UV can affect certain dyes and pigments. In the last 20 years, most inorganic dyes and pigments have been replaced with organic versions. This eliminated the use of heavy metals like cadmium and chromium, and it is why the modern yellow and blue VWs are not as pretty as the beetles of my youth. I digress - some of these modern coloring agents can degrade fairly quickly in UV, so it depends on what the maker used as to whether or not color will change.
I would guess that UV would affect the finish, both lacquer and varish. UV tends to promote organic chemical reactions, meaning it will push them toward completion and cure. Exactly how this may affect sound, appearance, smell, and feel, (taste???) I am not certain. I would guess that it would promote "oldness" in an instrument.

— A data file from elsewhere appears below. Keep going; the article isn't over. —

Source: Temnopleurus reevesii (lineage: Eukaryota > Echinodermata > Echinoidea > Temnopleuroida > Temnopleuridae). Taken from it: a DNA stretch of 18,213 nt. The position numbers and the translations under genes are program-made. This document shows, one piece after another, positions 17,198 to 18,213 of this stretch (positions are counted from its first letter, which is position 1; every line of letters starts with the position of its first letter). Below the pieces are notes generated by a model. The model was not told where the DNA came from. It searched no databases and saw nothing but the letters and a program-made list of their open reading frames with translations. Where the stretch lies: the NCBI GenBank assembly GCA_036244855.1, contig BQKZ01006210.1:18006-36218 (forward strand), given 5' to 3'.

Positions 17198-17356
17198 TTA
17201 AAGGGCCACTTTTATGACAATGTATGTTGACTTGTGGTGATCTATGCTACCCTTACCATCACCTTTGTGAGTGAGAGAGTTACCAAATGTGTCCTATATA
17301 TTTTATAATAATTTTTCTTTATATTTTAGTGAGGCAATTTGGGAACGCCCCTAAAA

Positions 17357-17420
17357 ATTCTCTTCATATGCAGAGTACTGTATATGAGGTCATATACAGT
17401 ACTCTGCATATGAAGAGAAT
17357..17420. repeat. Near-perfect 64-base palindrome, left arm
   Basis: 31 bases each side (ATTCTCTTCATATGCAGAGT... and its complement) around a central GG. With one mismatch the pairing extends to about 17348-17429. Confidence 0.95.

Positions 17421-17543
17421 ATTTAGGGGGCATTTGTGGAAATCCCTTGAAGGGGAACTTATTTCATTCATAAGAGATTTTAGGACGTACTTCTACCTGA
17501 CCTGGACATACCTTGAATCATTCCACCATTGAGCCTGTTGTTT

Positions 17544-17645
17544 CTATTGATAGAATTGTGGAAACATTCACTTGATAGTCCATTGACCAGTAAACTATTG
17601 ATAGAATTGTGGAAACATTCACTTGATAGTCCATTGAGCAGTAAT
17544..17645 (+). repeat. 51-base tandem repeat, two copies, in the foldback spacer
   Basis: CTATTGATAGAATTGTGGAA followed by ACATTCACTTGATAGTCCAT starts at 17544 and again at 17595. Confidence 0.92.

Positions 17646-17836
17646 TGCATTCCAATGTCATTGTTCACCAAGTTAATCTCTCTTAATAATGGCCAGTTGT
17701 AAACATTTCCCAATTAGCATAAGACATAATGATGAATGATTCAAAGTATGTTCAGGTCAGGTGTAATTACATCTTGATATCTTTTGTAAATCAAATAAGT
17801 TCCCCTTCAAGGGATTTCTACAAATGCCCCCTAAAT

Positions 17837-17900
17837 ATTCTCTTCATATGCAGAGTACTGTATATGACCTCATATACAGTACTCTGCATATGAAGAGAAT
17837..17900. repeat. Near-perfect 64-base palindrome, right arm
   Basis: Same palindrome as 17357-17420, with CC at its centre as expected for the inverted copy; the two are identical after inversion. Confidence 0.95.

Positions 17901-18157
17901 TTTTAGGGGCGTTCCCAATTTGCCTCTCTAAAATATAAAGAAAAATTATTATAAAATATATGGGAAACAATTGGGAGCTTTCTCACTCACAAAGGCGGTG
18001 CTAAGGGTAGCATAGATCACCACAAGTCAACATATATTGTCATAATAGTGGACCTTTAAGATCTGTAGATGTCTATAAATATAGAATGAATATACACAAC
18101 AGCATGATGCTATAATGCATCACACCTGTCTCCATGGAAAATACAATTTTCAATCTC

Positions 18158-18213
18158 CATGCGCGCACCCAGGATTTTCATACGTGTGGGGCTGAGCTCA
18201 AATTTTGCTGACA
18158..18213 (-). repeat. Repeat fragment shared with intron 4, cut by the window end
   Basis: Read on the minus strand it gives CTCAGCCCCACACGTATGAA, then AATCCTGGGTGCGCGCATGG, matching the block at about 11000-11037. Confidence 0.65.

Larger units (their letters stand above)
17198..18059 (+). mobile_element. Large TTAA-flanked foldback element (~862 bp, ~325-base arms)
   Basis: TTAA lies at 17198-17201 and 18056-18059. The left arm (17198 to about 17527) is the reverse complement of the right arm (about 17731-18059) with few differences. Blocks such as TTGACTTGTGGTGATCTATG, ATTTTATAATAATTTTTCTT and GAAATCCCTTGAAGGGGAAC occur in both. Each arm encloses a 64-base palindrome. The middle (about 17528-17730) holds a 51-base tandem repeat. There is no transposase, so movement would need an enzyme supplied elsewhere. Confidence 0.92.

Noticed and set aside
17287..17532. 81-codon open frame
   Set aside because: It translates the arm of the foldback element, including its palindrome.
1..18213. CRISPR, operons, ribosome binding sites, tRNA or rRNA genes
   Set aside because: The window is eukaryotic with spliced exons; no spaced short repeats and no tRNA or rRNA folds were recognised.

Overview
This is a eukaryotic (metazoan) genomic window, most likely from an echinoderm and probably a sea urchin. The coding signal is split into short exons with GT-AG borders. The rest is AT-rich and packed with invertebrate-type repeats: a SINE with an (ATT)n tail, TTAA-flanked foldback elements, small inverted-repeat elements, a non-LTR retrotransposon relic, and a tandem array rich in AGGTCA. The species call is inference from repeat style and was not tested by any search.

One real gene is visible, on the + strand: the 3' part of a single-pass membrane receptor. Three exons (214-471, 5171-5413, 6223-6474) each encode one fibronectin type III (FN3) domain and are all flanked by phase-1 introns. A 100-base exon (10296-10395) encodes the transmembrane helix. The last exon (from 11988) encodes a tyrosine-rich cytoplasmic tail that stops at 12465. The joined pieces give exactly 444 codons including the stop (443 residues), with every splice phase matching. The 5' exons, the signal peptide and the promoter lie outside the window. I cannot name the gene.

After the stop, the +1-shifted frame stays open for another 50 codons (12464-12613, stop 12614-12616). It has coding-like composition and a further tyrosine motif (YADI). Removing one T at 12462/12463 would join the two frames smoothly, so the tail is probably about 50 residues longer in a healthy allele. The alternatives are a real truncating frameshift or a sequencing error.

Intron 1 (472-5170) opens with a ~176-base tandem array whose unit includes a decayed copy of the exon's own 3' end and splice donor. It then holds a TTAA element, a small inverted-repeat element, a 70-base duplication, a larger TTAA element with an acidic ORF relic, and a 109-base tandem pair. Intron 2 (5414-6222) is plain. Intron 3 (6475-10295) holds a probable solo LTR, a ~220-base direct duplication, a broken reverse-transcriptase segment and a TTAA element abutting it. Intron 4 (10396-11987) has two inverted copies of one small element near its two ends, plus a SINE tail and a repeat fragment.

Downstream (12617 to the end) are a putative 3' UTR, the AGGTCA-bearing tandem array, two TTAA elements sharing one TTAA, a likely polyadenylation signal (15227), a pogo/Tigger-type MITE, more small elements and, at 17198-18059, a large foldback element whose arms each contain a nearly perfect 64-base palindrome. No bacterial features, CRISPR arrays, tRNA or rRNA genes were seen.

I am not sure of the effect of UV on wood, perhaps there is a forestry major on the cafe that can enlighten us. It may be that the finish would consume the energy of the UV, absorb it if you will, so that the wood is not affected. Interesting question.
After reading the various posts on this topic, the folks at Gibson are onto something that is very interesting and may have some fascinating implications.
those little wires are like cheese cutters.